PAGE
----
Kevin Heng, Director of the Center for Space and Habitability (CSH) of the University of Bern. (Photo Alessandro Della Bella)
«Studying and understanding the atmospheres of exoplanets is an indispensable step on the path towards addressing one of the oldest questions posed by humanity: Are we alone?» writes Kevin Heng, Director of the Center for Space and Habitability of the University of Bern and member of PlanetS. In his new textbook on the theory of exoplanetary atmospheres he gives students the tools to learn and research in this vast and interdisciplinary field.
Originally Kevin Heng studied supernova remnants. But after his doctoral thesis in 2007 he switched to the subject of atmospheres of exoplanets – planets orbiting stars other than our Sun, beyond the Solar System. Today he is one of the world’s foremost experts in this young field of research. «The ultimate theoretical goal is to understand exoplanetary atmosphere so thoroughly that we may infer the presence of life from recording spectra and phase curves across galactic distances», the author writes in his textbook.
After the first discoveries of exoplanets in the mid-1990s, the confirmed detection of such objects have increased exponentially and today number in the thousands. «It appears as if Nature is infinitely more creative than us at forming these new worlds,» Heng writes mentioning hot Jupiters – Jupiter-sized exoplanets orbiting their stars at a small fraction of the distance between Jupiter and our Sun –, super Earths – exoplanets with radii between that of our Earth and Neptune, which do not exist in the Solar System –, closely-packed multi-exoplanet systems, and circumbinary exoplanets – those orbiting a pair of stars like Tatooine, Luke Skywalker’s home in Star Wars.
«Theory to interpret the observations is key»
«What is the myriad of worlds Nature has formed in the broader Universe? What is the chemical inventory of these worlds? And how many of them are capable of, and are, harbouring life?» Heng asks. To find out, astronomers are building ever bigger and better telescopes that scan the heavens from ground and space. But to analyse, understand and make sense of the data gathered a solid knowledge of different disciplines such as atmospheric and climate science, astronomy and astrophysics, chemistry, geology and geophysics, planetary sciences, and even biology is needed.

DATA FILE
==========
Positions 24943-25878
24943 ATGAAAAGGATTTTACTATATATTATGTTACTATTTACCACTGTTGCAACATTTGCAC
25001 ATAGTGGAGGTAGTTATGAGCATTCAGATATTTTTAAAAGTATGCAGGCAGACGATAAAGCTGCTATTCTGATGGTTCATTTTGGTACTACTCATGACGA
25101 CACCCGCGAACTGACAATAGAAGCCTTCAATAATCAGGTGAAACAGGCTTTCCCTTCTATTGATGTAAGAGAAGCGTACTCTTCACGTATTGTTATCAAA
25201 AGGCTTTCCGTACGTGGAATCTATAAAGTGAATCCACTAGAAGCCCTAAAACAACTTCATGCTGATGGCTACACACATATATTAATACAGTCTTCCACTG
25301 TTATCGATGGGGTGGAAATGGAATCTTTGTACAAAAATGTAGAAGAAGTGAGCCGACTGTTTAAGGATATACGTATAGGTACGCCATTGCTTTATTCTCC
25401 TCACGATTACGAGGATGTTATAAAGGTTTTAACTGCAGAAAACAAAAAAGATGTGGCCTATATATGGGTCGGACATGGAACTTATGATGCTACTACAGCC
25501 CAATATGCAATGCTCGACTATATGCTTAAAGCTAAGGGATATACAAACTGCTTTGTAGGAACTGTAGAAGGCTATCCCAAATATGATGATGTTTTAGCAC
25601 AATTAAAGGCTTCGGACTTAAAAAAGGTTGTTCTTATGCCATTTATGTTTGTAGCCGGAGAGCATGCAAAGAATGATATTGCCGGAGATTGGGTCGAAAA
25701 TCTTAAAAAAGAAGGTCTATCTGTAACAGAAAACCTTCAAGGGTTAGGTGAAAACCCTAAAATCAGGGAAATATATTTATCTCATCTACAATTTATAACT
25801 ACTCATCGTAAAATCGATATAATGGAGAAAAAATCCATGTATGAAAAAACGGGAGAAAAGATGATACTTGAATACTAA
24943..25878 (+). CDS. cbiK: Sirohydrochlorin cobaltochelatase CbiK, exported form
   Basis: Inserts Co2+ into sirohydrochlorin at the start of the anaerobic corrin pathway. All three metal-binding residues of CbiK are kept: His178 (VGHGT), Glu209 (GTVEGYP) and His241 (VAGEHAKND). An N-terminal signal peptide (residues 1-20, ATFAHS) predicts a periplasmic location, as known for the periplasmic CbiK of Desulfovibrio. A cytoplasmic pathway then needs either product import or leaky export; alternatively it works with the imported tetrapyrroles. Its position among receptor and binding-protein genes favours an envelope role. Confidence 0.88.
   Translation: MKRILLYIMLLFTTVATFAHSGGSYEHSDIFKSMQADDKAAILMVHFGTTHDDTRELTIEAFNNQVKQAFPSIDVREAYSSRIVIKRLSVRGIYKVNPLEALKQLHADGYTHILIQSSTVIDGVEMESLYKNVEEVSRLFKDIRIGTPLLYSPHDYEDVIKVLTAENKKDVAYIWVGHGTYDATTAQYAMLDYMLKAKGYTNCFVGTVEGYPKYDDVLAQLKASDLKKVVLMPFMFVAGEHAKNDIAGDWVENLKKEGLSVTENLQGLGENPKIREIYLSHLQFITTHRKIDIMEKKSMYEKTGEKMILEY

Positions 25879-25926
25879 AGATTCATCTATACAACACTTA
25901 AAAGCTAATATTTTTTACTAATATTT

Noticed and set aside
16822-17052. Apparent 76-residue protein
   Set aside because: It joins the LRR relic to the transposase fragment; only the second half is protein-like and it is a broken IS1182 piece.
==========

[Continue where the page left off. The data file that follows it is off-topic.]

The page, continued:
«Observations alone are not enough – theory to interpret the observations and to guide future observing strategy is key,» states Sara Seager, renowned professor of planetary science at MIT, in her foreword. According to Seager, Heng’s book is the most thorough text on exoplanet atmospheres to date. The author tells that first he wanted to write it in the style of «exoplanetary atmospheres for dummies», but he admits that this has evolved into something «slightly more sophisticated». Indeed, the formulas require a good knowledge of physics and mathematics, but the narrative prose interlaced shows the author’s love of writing and his skills in assembling things in the same manner as a cook preparing a recipe, «having gone to a culinary school and trained as a chef», as he states.
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Kevin Heng: Exoplanetary Atmospheres – Theoretical Concepts and Foundations, January 2017, Princeton University Press. ISBN: 9780691166988
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